When “Gluten Free” Means “Danger”

By now, you’ve probably heard that Domino’s rolled out a gluten-free pizza a couple of weeks ago. It was a clever marketing ploy, since May is Celiac Awareness Month, and the demand for gluten-free products is growing; the new pizza crust was covered by news organizations including ABC, CBS, NBC and USA Today. Unfortunately, Domino’s move was nothing but a cynical attempt to cash in on gluten-free consumers. Its “gluten free” pizza isn’t actually safe for celiacs or gluten-intolerant people.

If you want to read an account of the debacle, check out these articles from The Consumerist and Nation’s Restaurant News, and this particularly perceptive piece from Daily Finance. At the core of Domino’s problem is that, while they developed a pizza crust that is gluten-free, the company’s sketchy kitchen practices mean that cross-contamination with wheat is pretty much a given. As a result, Domino’s claims the pizza is for people with “mild gluten sensitivity.” Yes, you read that right. Even Daily Finance was stunned: “Seriously? Is this a tease? Why even offer gluten-free crusts without reorienting kitchens to cook them separately from crusts slathered in flour and wheat dough — exactly the ingredients that keep most celiac sufferers from even thinking about ordering a pizza? No wonder the Center for Celiac Research is recommending that those with gluten-related disorders avoid the new Domino’s crusts.”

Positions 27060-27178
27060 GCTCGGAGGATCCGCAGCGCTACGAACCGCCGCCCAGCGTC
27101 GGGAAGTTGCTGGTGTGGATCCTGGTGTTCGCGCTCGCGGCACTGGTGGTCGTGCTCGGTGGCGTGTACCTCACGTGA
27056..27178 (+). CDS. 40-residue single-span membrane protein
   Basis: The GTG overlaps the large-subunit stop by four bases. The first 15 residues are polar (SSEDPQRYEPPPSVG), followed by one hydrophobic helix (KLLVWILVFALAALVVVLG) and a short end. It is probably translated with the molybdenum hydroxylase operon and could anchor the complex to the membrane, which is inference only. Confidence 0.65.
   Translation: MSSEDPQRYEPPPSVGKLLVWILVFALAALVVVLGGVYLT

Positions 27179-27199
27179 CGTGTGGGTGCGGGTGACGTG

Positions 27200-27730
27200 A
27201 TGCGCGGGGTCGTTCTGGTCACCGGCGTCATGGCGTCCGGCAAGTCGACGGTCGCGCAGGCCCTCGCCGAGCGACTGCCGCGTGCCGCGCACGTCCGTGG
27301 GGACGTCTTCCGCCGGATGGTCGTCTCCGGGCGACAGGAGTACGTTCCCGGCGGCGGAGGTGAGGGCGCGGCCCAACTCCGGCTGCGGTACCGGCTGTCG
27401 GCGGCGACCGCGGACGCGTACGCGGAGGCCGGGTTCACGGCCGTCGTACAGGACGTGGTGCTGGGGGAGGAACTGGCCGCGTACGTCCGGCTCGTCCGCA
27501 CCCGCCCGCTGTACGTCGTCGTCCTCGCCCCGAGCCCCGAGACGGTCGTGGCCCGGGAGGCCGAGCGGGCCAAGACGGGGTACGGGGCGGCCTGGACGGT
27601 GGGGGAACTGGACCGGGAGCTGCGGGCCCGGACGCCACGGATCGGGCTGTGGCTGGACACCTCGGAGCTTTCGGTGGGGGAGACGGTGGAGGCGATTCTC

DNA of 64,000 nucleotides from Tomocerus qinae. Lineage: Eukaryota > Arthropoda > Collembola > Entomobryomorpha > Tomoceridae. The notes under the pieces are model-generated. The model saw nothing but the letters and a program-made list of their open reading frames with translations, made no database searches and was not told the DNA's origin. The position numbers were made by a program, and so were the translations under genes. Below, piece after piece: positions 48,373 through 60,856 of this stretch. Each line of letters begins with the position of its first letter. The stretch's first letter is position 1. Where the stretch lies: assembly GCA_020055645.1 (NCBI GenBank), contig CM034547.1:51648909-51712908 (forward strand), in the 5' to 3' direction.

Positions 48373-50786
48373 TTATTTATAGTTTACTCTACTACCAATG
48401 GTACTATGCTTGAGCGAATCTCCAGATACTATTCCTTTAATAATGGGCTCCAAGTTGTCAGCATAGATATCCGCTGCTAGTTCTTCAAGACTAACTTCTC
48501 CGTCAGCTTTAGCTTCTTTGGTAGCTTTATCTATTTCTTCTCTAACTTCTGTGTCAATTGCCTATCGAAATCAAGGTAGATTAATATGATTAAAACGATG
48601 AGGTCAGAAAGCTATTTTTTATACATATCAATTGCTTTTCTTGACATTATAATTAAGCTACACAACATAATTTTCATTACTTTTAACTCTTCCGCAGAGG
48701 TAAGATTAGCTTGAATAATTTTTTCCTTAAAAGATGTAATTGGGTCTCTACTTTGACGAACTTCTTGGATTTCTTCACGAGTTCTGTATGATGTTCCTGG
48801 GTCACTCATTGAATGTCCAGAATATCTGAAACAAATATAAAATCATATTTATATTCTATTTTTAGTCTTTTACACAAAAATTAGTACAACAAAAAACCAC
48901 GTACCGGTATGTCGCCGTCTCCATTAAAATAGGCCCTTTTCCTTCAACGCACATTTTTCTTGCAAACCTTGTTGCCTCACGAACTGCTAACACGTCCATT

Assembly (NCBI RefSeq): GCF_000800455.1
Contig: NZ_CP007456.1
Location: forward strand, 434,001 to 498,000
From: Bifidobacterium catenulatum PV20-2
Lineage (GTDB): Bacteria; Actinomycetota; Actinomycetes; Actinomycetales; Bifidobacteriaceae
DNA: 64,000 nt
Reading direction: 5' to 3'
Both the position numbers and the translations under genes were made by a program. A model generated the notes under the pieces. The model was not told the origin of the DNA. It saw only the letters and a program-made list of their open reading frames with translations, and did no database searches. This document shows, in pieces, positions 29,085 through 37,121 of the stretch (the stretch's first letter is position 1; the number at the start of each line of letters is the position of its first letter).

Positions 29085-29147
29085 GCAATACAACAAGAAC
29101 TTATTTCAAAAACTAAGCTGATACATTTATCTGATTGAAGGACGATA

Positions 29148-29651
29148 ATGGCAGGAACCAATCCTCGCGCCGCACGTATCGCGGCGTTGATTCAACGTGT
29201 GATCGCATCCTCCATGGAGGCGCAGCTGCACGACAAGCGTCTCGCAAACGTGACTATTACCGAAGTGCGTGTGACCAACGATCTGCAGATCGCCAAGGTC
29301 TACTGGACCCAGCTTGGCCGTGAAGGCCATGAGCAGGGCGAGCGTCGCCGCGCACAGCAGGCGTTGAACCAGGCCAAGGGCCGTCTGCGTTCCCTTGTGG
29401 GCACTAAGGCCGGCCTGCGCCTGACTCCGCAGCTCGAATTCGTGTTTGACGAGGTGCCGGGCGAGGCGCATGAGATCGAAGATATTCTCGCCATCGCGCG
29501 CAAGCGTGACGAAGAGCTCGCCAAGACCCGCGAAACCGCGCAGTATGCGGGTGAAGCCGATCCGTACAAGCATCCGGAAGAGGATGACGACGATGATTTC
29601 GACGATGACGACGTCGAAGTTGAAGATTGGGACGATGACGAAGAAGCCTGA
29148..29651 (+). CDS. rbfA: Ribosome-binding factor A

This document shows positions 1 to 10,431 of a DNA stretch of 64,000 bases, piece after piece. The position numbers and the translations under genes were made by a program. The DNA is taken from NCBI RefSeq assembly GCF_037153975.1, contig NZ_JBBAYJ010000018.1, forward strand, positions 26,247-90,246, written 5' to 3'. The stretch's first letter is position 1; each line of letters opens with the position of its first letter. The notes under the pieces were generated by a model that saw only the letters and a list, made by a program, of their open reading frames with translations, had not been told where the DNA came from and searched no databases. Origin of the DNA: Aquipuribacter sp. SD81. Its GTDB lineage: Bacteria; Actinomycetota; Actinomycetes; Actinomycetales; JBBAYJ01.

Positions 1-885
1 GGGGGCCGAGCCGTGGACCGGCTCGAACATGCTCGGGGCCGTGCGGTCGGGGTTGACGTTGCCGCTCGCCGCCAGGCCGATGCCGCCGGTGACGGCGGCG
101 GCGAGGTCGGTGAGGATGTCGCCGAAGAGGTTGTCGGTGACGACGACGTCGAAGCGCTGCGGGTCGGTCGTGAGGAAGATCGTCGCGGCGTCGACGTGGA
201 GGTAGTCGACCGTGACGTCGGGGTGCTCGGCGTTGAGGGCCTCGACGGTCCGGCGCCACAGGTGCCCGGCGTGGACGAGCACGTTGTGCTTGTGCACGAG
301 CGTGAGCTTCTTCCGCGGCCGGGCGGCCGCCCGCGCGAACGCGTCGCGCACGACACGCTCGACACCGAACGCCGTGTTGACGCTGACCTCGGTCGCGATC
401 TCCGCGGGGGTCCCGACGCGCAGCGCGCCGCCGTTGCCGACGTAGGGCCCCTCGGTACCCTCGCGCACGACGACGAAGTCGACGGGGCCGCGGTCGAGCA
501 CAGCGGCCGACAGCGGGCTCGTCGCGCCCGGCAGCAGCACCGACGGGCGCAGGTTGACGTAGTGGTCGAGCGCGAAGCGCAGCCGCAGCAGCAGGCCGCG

This isn’t the first time a national chain has marketed a “gluten-free” product that was unsafe — remember California Pizza Kitchen? But to me, the most disheartening part of the Domino’s story is that its gluten-free pizza received a seal of approval from the National Foundation for Celiac Awareness. Specifically, Domino’s received something called an “Amber designation” from the NFCA. What’s an Amber designation? It’s a bizarre middle ground between Green (safe) and Red (unsafe) in the tiered credentialing system the NFCA launched in April 2012. Basically, it means that the NFCA was well aware that Domino’s “gluten-free” pizza wasn’t safe for celiacs, but the organization gave it a seal of approval anyway.

I’d be the first to say that the NFCA has done good work in the past. The organization has a terrific program to educate restaurant staffs about celiac-safe practices. But I will never again be able to look at anything that has received the NFCA’s seal of approval without suspicion. I trusted that an NFCA seal of approval meant a restaurant or product was safe for celiacs; I will never make that mistake again.